Phase four, add new fifth grade classrooms to the middle school and remodel critical areas. This could occur as soon as 2021 in time to meet projected enrollment needs.

Phase five, build an addition to the elementary school that would allow the Pre-K and Kindergarten programs to move in, thus resulting in the retirement of the Early Learning Center.

The last two phases could cost several million dollars, but would result in a three campus school district in West Liberty by getting rid of the Early Learning Center.

“I think it’s really defendable,” concluded Johnson of BLDD’s plan. “It balances the right work at the right time within the fiscal constraints of the district.”

As mentioned before, the Planned Response was put together at request of the school board to aid in future development; however, any final decisions have yet to be made.

Finally, the board is in the middle of deciding whether the Early Learning Center should retain a seventh preschool/kindergarten teacher for the upcoming 2017/18 school year.

There are seven open classrooms at the Early Learning Center, but according to pre-registration in April, the district only has enough students to fill six of the rooms to full capacity.

Typically if there’s not a need the district would either terminate or reassign a teacher somewhere in the district. However, the Early Learning Center seems to be a different ballgame.

It’s more than likely that during July registration several new ELC students will show up, requiring the district to add a seventh classroom. So, if they get rid of a teacher now, they’ll have to hire another back later.

“The pattern has been that we add back that teacher in August after one transfers or is terminated in April because state law requires that by April 30 teachers be notified if they will not be continuing in their contract,” said Superintendent Steve Hanson.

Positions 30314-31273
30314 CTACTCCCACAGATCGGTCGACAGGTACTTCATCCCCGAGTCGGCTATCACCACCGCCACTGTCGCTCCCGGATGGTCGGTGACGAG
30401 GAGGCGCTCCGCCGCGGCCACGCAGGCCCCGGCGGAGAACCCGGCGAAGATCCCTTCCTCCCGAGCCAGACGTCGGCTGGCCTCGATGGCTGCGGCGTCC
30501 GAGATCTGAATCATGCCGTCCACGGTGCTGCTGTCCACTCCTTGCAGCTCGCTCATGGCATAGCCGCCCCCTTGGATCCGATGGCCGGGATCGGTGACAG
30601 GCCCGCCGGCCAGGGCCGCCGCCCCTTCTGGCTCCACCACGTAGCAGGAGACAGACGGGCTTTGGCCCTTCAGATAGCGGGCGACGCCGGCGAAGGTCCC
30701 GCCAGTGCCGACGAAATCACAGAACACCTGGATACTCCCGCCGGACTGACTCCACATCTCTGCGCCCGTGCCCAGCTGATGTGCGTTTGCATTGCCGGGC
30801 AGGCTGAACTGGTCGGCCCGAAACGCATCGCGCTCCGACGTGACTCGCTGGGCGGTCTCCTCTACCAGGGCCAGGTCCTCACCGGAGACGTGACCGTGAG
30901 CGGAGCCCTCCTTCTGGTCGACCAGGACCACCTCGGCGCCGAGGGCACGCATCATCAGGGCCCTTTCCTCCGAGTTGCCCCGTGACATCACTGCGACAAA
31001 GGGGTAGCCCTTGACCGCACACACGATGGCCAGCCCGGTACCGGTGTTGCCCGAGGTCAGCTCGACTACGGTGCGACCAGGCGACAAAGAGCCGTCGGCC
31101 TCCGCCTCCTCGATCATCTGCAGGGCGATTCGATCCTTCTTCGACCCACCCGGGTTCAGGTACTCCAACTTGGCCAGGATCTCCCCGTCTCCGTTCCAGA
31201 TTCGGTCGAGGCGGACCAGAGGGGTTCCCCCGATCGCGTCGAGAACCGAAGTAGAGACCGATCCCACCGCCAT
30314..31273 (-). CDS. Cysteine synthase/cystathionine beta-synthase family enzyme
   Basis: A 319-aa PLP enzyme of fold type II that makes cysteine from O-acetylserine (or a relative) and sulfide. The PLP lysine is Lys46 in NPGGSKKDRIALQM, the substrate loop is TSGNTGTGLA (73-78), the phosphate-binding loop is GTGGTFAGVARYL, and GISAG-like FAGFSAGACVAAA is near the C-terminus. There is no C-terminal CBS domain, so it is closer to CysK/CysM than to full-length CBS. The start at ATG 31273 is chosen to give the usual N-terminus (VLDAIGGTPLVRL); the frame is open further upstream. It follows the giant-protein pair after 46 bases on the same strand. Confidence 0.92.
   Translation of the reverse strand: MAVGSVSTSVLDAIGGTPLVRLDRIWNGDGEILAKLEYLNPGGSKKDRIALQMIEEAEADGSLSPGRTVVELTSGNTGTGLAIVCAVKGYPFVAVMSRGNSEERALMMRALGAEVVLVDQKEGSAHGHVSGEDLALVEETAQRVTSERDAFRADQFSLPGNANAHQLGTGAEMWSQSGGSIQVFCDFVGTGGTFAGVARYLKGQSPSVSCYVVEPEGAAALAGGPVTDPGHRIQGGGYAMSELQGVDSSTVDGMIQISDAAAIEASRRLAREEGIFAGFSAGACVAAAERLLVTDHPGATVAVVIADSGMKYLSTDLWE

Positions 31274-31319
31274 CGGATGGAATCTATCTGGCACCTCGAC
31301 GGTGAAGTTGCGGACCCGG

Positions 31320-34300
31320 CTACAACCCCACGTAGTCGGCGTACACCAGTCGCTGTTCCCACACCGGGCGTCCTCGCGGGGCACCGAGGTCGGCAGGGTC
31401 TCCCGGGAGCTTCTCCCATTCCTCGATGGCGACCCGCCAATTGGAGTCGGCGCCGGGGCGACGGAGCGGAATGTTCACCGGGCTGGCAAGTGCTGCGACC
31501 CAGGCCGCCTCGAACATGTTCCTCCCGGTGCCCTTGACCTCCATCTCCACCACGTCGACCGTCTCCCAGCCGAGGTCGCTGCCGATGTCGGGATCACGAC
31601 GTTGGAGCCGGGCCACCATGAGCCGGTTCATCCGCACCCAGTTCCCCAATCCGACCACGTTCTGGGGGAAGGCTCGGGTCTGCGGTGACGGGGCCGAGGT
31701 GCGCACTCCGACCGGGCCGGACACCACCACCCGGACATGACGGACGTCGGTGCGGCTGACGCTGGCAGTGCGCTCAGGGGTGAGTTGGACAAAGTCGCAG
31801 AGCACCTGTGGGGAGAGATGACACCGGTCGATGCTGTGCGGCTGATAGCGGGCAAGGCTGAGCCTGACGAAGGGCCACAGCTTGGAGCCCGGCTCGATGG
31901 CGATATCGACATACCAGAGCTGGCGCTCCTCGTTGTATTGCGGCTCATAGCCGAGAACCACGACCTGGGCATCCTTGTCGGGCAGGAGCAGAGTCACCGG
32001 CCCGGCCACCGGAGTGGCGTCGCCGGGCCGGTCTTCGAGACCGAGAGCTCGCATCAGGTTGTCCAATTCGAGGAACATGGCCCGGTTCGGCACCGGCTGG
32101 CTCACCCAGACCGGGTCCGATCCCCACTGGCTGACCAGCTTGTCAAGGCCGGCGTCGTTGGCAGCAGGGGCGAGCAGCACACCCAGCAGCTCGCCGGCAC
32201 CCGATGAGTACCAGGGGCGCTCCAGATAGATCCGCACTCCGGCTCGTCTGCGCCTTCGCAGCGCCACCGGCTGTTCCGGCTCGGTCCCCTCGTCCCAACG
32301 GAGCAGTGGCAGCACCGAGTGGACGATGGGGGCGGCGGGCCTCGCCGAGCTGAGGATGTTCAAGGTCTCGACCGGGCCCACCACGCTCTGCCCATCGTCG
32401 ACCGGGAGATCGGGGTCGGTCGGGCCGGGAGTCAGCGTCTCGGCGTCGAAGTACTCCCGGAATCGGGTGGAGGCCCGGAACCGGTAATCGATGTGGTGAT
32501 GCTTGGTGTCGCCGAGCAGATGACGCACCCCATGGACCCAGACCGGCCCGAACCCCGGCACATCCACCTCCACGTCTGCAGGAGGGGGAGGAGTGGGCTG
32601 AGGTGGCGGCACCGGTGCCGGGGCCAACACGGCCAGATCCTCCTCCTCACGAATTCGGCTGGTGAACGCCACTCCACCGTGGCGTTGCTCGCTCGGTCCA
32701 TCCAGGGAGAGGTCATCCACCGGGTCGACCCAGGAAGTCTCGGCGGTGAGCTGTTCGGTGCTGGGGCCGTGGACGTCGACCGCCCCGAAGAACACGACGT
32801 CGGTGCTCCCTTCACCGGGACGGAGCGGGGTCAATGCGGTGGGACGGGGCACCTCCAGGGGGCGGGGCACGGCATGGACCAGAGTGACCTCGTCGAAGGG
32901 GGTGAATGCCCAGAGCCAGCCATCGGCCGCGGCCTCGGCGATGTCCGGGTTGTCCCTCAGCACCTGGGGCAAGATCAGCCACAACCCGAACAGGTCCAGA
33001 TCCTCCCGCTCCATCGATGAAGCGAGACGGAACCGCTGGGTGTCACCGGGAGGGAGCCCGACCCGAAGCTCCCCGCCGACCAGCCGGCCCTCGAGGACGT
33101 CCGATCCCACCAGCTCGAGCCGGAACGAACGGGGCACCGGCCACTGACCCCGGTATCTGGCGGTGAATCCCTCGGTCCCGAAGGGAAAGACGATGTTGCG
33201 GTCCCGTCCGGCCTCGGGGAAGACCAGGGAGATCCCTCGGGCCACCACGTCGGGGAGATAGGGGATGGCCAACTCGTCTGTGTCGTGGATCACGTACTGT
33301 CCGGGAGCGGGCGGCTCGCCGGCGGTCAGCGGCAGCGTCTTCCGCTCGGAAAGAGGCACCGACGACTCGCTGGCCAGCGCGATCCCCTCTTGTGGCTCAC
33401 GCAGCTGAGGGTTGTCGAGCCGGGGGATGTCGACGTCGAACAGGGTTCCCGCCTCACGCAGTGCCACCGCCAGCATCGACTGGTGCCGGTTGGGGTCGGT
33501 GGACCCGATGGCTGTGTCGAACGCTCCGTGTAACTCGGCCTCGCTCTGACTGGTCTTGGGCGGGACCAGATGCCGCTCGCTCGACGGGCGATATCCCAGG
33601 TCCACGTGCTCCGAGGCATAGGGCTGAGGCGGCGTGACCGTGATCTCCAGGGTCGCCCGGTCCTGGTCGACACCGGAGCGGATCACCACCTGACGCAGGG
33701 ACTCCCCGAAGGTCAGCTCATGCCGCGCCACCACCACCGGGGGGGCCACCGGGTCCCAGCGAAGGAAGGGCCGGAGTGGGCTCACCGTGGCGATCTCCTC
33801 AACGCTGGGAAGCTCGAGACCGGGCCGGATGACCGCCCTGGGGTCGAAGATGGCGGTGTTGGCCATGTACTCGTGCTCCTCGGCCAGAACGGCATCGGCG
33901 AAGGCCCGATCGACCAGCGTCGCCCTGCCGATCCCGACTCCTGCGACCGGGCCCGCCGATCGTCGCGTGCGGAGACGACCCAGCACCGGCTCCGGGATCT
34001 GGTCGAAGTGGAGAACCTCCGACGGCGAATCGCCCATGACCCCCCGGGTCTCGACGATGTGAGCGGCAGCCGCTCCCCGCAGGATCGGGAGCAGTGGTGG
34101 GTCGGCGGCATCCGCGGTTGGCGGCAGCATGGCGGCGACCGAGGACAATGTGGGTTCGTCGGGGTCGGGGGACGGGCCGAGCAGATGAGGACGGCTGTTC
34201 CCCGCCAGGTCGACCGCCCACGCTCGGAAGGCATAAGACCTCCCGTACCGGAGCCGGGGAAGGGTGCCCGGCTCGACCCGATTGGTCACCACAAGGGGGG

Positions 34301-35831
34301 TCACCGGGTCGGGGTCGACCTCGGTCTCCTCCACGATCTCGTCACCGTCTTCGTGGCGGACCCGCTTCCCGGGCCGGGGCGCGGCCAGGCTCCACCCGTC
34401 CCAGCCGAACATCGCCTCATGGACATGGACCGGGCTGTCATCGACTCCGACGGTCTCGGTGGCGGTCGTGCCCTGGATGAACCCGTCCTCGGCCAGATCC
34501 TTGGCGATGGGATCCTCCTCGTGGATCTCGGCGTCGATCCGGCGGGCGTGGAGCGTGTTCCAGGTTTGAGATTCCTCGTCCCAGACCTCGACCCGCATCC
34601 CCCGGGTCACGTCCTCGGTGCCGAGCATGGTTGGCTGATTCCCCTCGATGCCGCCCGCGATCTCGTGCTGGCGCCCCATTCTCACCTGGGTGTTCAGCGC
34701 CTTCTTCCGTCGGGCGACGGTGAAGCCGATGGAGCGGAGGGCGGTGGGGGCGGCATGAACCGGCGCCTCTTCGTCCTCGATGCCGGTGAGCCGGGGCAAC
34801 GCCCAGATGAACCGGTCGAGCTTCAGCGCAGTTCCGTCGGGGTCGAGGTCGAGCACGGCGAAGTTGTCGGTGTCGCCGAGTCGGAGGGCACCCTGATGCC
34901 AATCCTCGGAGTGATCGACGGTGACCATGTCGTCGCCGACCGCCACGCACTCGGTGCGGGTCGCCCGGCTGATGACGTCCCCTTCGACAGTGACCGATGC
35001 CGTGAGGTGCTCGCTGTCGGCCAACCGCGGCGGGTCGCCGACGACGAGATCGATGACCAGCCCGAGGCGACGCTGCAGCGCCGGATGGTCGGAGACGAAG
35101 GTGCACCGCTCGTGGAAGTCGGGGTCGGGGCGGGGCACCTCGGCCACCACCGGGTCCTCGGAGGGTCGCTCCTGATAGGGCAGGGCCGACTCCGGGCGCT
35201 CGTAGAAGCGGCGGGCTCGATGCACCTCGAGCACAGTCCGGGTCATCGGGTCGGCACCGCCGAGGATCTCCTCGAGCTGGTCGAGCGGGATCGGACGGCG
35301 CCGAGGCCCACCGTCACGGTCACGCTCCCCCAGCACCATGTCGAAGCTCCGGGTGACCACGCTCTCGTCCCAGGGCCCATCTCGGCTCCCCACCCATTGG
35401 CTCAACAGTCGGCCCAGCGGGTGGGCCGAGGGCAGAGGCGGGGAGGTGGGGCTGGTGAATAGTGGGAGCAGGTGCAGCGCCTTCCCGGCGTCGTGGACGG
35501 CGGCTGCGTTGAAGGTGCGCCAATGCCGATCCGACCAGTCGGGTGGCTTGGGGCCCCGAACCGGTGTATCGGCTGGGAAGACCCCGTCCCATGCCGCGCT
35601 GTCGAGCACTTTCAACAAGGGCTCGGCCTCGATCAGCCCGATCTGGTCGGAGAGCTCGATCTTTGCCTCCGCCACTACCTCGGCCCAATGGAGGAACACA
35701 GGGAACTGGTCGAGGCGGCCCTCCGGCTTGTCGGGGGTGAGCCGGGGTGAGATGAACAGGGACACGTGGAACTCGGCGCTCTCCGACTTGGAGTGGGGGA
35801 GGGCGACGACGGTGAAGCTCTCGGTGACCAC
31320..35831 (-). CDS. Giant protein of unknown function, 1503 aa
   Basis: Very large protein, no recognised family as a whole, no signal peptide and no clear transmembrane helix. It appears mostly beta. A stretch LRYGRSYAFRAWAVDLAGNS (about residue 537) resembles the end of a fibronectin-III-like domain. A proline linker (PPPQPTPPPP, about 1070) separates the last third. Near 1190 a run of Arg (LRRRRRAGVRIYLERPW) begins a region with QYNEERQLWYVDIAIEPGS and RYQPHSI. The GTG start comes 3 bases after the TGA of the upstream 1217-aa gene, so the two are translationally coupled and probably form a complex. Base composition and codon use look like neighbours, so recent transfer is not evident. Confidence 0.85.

It really is a pattern, for at least the past six years the district has transferred/terminated a position at the ELC only to hire it back after July registration. Luckily, most of the teachers have been transferred within WLCSD.

The question facing the board, should it take the chance to retain the seventh teaching position since, more than likely, it will need one come July?

The board didn’t make a final decision during the meeting, though it did have questions about the number of children being held back in preschool from advancing to kindergarten.

“Are there 40 five-year-olds not moving on?” asked School Board President Chris Martin.

Potentially,” responded ELC Director Missy Johnson. “What’s up with that?” asked Martin.

“This is a very very young group of children,” responded Director Johnson again. “A lot of these parents are wanting to wait one more year.”

President Martin pressed further into the question, wondering how such a large group of five-year-olds, nearly double from last year, could be held back.

“Many are late June, July, August birthdays,” said Director Johnson. “And parents just feel that they are not as mature as they need to be to go onto kindergarten.”

She discussed how the demands are much higher of kindergarten students now, stating the kids are now reading in kindergarten unlike years before. Not to mention the fact that it is a large 5-year-old group.

These hold-backs have not been fully decided, and won’t be until May. These are just predictions by the district based on student performance and discussions with parents.

However, they come as a cause of concern for members of the school board, since they directly affect the classroom sizes in the Early Learning Center.

Not to mention that right now there are other areas next year that could benefit from additional help, including ‘English only’ third grade classrooms and ‘Dual Language’ fourth grade classrooms.

“We wouldn’t move to add another teacher right away at these other grade levels,” said Board Member Lynne Sasmazer. “It would be different at other grade levels.”

More discussion on replacing Superintendent Steve Hanson, the future of WLCSD development and the seventh teaching position at the ELC to come at future board meetings.